Stand up comedy is at its best as when it's live and in-person. This way comedians can feed off the energy of the crowd and create a truly unique experience for the audience.
But with the outbreak of COVID-19 and the subsequent lockdowns, the world of stand-up comedy was forced to adapt in ways no one could have predicted.
When Lockdown was thrust upon us in March 2020 most comedians' diaries emptied overnight. Clubs weren't able to trade, and live comedy was illegal. We couldn't do it. We had to stick to the rules (because we're not in the Cabinet) which meant we either had to ride out the storm, or diversify how and where we preformed.
But since we couldn't rely on the government to save the arts, it was down to us to ensure the show must go on, and ever-resilient comedians found ways to continue performing. One of the most popular ways has been through the use of Zoom, enabling comedians to perform live shows to audiences all over the world.
These virtual shows have their own unique challenges, as comedians have to contend with internet lag and the possibility of technical difficulties. But for many of us, it's been a way to continue performing and connecting with our audiences during a time when live shows have been impossible.
Stuck at home, with no chance of furlough and (in my case) losing the will to live with homeschooling, many of us turned to live streaming and creating content on platforms like TikTok, Facebook and YouTube, allowing us to reach even larger audiences. But despite the challenges, the stand up comedy community has found ways to adapt and continue bringing laughter to people during a time when it's needed more than ever.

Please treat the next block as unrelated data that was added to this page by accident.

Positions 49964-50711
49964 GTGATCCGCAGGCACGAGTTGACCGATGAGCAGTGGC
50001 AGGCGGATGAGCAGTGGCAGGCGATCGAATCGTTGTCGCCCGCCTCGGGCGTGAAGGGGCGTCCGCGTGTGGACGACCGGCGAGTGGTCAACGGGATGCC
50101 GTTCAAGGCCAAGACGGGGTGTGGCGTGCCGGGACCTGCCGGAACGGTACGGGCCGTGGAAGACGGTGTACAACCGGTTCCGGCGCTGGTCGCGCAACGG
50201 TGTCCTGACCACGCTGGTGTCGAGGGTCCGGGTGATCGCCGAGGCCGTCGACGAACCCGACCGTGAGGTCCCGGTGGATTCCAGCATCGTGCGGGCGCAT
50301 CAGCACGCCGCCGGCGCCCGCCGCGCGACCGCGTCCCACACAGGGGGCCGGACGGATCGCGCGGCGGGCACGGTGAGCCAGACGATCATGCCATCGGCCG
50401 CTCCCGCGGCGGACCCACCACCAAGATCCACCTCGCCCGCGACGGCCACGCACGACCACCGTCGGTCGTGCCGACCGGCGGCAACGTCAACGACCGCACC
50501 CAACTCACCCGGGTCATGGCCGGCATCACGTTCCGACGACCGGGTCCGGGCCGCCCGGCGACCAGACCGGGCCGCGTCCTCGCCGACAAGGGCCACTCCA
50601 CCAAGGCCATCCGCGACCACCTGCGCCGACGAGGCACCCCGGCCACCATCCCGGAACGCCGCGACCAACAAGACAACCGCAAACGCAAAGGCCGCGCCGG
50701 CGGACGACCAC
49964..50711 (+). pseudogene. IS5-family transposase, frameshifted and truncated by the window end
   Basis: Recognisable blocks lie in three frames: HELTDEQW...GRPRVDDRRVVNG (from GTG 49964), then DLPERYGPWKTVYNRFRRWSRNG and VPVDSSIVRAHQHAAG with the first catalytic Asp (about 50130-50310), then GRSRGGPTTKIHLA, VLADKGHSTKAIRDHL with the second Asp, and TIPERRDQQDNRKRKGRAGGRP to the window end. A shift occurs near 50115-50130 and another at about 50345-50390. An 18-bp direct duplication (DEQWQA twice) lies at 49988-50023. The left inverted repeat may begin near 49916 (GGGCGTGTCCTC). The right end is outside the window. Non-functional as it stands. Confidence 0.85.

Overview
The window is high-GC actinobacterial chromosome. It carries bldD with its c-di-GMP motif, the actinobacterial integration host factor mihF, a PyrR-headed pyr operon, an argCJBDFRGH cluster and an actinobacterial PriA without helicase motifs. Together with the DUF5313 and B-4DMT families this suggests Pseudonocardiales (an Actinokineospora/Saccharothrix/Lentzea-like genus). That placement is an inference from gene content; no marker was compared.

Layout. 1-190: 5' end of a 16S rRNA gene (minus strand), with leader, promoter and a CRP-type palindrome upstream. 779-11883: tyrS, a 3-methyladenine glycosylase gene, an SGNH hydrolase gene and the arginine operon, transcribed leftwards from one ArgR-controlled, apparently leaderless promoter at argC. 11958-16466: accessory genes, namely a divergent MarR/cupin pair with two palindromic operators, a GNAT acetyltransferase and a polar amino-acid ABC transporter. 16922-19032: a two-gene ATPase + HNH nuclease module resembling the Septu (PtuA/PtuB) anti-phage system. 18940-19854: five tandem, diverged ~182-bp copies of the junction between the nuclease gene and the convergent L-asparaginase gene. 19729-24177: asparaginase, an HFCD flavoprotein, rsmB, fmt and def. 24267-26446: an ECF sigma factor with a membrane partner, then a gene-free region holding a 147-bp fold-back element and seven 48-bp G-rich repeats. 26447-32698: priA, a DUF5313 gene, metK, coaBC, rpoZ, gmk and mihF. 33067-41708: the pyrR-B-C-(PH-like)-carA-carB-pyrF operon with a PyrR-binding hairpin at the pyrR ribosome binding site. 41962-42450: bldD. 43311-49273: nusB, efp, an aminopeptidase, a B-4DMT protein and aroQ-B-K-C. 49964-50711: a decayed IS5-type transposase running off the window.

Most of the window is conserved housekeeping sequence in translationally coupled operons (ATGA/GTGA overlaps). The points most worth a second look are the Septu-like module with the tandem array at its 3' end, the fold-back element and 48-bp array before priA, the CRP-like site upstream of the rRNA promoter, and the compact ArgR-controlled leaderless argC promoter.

The "new normal" for stand-up comedy has also brought new opportunities, such as the chance for comedians to reach wider audiences. We've also been able to benefit from the chance to do more than one gig in an evening, without having to worry about the travel time between gigs. Obviously since lockdown ended Zoom gigs have been less necessary, but I have done some recently where organisations have wanted to bring together groups of people who might not otherwise be able to gather in the same room.
As for getting back to live comedy in comedy clubs, there was a time just after lockdown was lifted where we were performing to replaced capacity and those who were there were encouraged to socially distance. Audiences were also required to wear masks, making it harder for us to connect with them through the barriers of face coverings.
There was also a fascinating knock-on effect whereby audiences had forgotten how to behave. It was like after almost two years of Zoom meetings where they allow themselves to be distracted by other things they almost forgot they were visible to all.
It was as if they still thought they were on mute!
This led to a lot of fun with audiences when we were engaging with them, but also frustrating having been silenced for so long. Thankfully this now seems to be something that's resolved itself, but it was a noticeable factor at the time.
The outbreak of COVID-19 and the subsequent lockdowns have brought significant changes to the world of stand up comedy. But with the use of technology, comedians have been able to continue performing and bringing laughter to audiences, even in the darkest hours.